Tricksters and Fools

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The Fool

2020 has been one hell of a year. 

It doesn’t matter who or where you are, I’m sure you’ve felt what I have. A weird, wild, pervasive energy we’ve been steeping in for what feels like forever. In a recent conversation, a friend referred to it as “Trickster Energy.” This immediately made me think of the tricksters of legend. The Indian Shakuni, the African Anansi, the American Coyote, the Japanese Kitsune, the Greek Hermes and Dionysus, but most of all the Norse Loki and Odin.

Loki is poorly understood by modern man. This is partly because of his depiction in modern fiction and partly because of how the myths have been passed down. The poetry was passed down in song — they were not written down until Christians put them to paper.

These Christian scholars saw Odin and Loki and, knowingly or not, characterized them with traits of their own God and his Satan. That’s just plain wrong. Loki and Odin are blood brothers. Loki is a trickster, but not a madman or a devil. Odin and Loki are both æsir and jötnar, meaning they are both beings of order and chaos and not of good and evil.

Myth & Story

To make sense out of this mess, to relate it to what we are living today, we have to look beyond the myth.

Jung called the archetypes of Loki and Odin “The Trickster” and “The Wise Old Man.” The Trickster is alternately called The Fool. The Wise Old Man has many other faces, not unlike Odin with his many names. To understand their relationship together, know this: The Trickster manipulates chaos from one form into another with his tricks. He does this to shift a situation from being less advantageous to more advantageous. The Old Man leverages his mastery to make use of the opportunity presented by that shift.

To grasp how this works, you must know The Trickster and The Old Man better. I will begin with The Trickster.

“The Trickster is a Comedy of Opposites.”

Every good trait of his is offset by its equal opposite. This makes him one his peers only tolerate — never fully celebrated or scorned — because he has his value. An uncomfortable value that only he can provide. His most valuable trait is that he shows us how no one is infallible, especially The Trickster himself. His tricks serve to teach a moral lesson, or to expose the foolishness of others. Because who knows a fool better than another fool?

Inversion

Through Inversion, The Trickster is a necessary agent of change. These inversions can be great or small, but they have one important thing in common: the deception induced by the inversion is powerful enough to affect the relationship with reality of the one who is deceived.

“Inversions are caused by Tricksters and resolved by Fools — and often, these two are the same person. To resolve inversion, the Trickster who created it must be revealed as a Fool by taking the trick so far it breaks.” In revealing the trick, the Trickster makes a fool of everyone.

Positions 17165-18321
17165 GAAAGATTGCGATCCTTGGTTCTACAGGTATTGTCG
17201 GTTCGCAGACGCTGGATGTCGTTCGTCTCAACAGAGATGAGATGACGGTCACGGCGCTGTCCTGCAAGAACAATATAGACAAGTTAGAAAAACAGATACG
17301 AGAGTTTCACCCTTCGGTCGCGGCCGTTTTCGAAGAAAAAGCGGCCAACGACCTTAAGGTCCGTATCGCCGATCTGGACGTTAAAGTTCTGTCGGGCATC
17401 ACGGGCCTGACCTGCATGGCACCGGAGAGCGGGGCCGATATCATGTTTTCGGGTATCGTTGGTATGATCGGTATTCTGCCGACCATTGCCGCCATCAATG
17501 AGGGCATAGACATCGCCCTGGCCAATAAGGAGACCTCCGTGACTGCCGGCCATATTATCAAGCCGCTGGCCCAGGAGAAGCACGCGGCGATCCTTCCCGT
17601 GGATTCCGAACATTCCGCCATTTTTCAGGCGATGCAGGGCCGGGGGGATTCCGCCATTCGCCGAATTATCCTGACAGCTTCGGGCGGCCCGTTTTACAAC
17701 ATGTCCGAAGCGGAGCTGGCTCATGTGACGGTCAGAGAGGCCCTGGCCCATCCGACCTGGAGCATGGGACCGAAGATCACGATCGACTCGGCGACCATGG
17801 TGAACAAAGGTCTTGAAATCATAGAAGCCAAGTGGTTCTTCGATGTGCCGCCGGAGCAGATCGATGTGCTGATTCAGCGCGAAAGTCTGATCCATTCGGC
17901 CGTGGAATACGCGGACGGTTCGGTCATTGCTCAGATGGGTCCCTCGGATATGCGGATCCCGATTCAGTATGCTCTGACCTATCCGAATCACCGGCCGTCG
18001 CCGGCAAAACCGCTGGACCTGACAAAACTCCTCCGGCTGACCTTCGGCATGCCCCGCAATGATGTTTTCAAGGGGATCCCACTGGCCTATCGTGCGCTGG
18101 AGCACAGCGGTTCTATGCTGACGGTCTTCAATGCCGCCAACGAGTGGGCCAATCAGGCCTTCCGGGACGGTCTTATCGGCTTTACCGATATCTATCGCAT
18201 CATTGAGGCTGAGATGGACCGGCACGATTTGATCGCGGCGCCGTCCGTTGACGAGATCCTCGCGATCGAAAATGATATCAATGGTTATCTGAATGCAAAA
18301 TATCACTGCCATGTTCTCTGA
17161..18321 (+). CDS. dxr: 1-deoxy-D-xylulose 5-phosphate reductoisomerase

In revealing the trick, the Trickster makes a fool of everyone. 

The Fool is obviously a fool for being deceived, but The Trickster is equally a fool for tricking someone so lost they don’t need fooling. And whether they laugh or cry, everyone who witnesses the joke are fools themselves for entertaining the entire ridiculous spectacle. Sounding familiar? Now for The Old Man.

“The Wise Old Man shows us who we are and who we may become.”

Jung described this archetype as, “…the mighty man in the form of hero, chief, magician, medicine man, saint, ruler of men and spirits.” Further, he considered it an archetype every man would wrestle with at some point in their lives. That it were inescapable and that, “One can only alter one’s attitude and thus save oneself from naively falling into an archetype and being forced to act a part at the expense of one’s humanity.” And in doing so the man would, “…overcome a psychic splitting, so as to make possible an…acceptance of the way the father contains both Kings at once — The Twisted King and The Whole King.”

The Union

If The Trickster is a comedy of opposites, The Old Man is alchemy’s coniunctio oppositorum, a union of opposites.

This unity of opposites is the happy ending of The Trickster’s comedy. The reconciliation and unity of his dual nature. Odin, for example, is every bit the trickster Loki is.  We see this several times in The Poetic Edda, but you see it as well in The Fool’s Journey of the Tarot.  It is, after all, a journey undertaken by a Fool to become a Wise Old Man upon experiencing The World.

This alchemical coniunctio oppositorum is much the same as coincidentia oppositorum, the coincidence of opposites. As Jung said, “…as a totality, the self is a coincidentia oppositorum; it is therefore bright and dark and yet neither.”

Or, put another way, “One does not become enlightened by imagining figures of light, but my making the darkness conscious.”

This coniunctio is the alchemical process of Conjunction, and the greatest conjunction possible is that of the whole man with the one world.

This weird, wild, pervasive “Trickster” energy is, then, a sincere gift. An opportunity to be taken hold of. It’s entirely up to you whether to go along with the joke with the rest of the fools or to use it as a springboard into your next journey.

Find Lloyd on Twitter.

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